Stuff this morning is reporting on the UNICEF Report “Children of the Recession – the great leap backward” (PDF). The report compares changes in child poverty levels and related measures throughout the developed world. New Zealand’s overall performance was tepid, 16th best out of 41 developed nations in measuring the change of the rate of children in poverty. It was well behind Australia which had achieved significant change by the radical notion that giving poor families more will alleviate their poverty. The report directly addresses the relative performances of New Zealand and Australia and says this:
Australia’s increase in spending on families had a more positive impact than the ambitious tax cuts implemented in New Zealand, where poverty and inequality stagnated.”
It is not rocket science. Increasing benefits, providing school breakfasts and increasing the minimum wage will help the poorest amongst us. Giving the already wealthy further tax cuts will not.
The report also indicated that in three of four well being indicators New Zealand was going backwards. The indicators for food insecurity, overall satisfaction with life, and opinions on whether children have an opportunity to learn and grow all worsened between 2007 and 2013.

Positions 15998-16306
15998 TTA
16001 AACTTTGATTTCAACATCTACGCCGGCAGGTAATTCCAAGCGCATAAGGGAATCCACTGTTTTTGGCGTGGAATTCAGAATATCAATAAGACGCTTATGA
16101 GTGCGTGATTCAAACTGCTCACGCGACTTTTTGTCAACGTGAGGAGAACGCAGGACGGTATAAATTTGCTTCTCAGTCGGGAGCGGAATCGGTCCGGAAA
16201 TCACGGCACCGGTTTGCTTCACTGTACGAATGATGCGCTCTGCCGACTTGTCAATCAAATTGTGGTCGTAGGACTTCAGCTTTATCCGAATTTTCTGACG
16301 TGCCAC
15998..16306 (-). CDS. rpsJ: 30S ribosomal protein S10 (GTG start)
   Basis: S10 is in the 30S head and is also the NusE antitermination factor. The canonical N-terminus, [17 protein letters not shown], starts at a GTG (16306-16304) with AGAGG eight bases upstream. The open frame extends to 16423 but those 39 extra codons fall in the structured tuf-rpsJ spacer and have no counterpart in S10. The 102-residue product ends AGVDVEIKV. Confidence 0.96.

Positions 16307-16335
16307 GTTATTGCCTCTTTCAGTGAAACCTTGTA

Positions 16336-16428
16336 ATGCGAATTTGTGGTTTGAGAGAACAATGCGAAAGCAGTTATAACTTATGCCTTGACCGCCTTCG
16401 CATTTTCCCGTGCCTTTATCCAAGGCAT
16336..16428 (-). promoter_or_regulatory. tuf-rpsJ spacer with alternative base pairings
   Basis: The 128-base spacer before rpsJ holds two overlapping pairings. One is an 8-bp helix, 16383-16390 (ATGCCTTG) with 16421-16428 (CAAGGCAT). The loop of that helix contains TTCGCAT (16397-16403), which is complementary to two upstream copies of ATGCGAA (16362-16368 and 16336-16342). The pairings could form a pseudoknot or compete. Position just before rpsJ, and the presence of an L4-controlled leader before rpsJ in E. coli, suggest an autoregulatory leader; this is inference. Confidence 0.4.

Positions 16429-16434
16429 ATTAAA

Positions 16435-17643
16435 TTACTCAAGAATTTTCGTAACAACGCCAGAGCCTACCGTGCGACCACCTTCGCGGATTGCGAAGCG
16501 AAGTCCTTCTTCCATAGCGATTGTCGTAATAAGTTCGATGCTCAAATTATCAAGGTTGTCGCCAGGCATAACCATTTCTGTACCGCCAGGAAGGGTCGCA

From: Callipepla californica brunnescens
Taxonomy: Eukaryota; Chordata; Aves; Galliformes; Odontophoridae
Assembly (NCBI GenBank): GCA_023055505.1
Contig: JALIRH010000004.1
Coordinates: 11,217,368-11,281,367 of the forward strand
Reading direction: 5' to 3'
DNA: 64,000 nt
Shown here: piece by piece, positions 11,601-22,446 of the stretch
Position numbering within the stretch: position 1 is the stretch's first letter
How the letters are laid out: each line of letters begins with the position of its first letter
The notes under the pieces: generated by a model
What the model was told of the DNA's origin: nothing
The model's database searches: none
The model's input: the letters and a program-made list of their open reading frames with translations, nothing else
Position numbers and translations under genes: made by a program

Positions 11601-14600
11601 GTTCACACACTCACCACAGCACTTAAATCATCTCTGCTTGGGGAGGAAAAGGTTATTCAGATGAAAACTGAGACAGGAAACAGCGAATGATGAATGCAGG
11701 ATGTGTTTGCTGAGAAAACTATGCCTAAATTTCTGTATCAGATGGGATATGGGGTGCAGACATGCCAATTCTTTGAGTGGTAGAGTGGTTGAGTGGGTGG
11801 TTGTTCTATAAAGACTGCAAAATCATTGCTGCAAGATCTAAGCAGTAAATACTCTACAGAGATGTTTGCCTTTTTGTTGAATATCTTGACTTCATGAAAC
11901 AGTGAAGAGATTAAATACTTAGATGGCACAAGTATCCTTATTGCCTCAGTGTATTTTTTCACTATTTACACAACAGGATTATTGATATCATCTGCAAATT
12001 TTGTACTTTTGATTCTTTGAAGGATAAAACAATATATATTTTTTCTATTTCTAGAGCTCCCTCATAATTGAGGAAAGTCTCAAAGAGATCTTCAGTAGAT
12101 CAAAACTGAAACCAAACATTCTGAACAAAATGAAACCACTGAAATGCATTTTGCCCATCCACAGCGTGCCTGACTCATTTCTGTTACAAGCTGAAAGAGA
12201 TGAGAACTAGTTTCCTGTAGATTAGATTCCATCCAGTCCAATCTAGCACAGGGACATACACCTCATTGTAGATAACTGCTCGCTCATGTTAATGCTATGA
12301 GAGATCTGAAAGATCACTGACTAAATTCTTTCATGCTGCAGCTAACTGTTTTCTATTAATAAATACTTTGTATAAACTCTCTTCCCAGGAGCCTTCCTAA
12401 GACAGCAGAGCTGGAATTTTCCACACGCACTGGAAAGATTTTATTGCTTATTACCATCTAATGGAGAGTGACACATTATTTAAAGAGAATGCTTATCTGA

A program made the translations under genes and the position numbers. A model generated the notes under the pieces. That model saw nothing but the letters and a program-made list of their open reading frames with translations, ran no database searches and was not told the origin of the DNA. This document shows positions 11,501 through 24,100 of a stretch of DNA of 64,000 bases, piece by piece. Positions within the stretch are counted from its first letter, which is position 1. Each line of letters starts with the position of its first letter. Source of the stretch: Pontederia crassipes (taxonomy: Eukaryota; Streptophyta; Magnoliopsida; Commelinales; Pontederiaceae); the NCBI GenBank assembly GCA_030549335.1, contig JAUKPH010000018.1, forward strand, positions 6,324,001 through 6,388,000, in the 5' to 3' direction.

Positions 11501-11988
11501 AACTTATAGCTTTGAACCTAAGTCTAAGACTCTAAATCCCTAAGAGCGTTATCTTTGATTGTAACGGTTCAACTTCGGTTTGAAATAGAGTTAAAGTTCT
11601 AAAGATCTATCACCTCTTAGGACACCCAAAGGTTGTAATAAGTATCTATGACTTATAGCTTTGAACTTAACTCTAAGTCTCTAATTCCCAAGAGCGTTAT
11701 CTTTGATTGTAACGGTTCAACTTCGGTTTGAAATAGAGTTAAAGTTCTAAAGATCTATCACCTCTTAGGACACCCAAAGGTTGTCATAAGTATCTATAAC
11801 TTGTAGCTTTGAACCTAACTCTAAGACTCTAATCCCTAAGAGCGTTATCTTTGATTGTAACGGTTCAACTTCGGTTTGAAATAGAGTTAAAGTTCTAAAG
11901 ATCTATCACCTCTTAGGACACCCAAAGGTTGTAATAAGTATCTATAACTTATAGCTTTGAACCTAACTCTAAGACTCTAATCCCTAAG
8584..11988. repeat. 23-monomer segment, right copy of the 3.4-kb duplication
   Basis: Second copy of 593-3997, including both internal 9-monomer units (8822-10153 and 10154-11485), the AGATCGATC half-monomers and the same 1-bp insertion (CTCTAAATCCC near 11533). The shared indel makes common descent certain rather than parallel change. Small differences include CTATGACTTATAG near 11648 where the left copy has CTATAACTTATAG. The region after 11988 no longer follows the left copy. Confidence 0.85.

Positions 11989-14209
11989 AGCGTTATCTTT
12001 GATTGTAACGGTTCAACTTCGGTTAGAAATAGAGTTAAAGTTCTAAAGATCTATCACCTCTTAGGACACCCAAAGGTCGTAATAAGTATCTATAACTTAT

Anne Tolley was interviewed this morning on Morning Report on the report. She was asked if there was a Government target for reducing child poverty and she said there was none. If you do not have a goal then it is likely you will not achieve anything.
She also said that the situation would be improved by getting people off benefits. This shows the frankly stupid mindset this Government has. It is not intent on getting people into jobs, it is intent on getting people off benefits. Taking away someone’s benefit when they do not have a job to go to is only going to make poverty worse.
Tolley said that Australia is performing better than New Zealand because it had not gone into an economic depression in 2008. While technically true a comparison of annual growth rates in GDP (see below) suggests that there is little difference in performance. In fact over recent years New Zealand’s growth rate has been significantly better than Australia’s as the effects of the Dairy Boom and the Canterbury rebuild have kicked in. The benefits have yet to trickle down and at this rate they never will.
And Tolley’s comment misses the point. In 2008 during the height of the Global Financial crisis child poverty was a distressing feature. Six years later with a rock star economy and a brighter future and things are only marginally better while the wealthiest amongst us are having a great time. It is clear to see where this Government’s priorities are.
National’s refusal to have any meaningful targets concerning child poverty reminds me of this statement by Paula Bennett made in Parliament last year. The Government did not have an official measurement of poverty. It seemed clear that it did not want to measure something it did not want to acknowledge the existence of.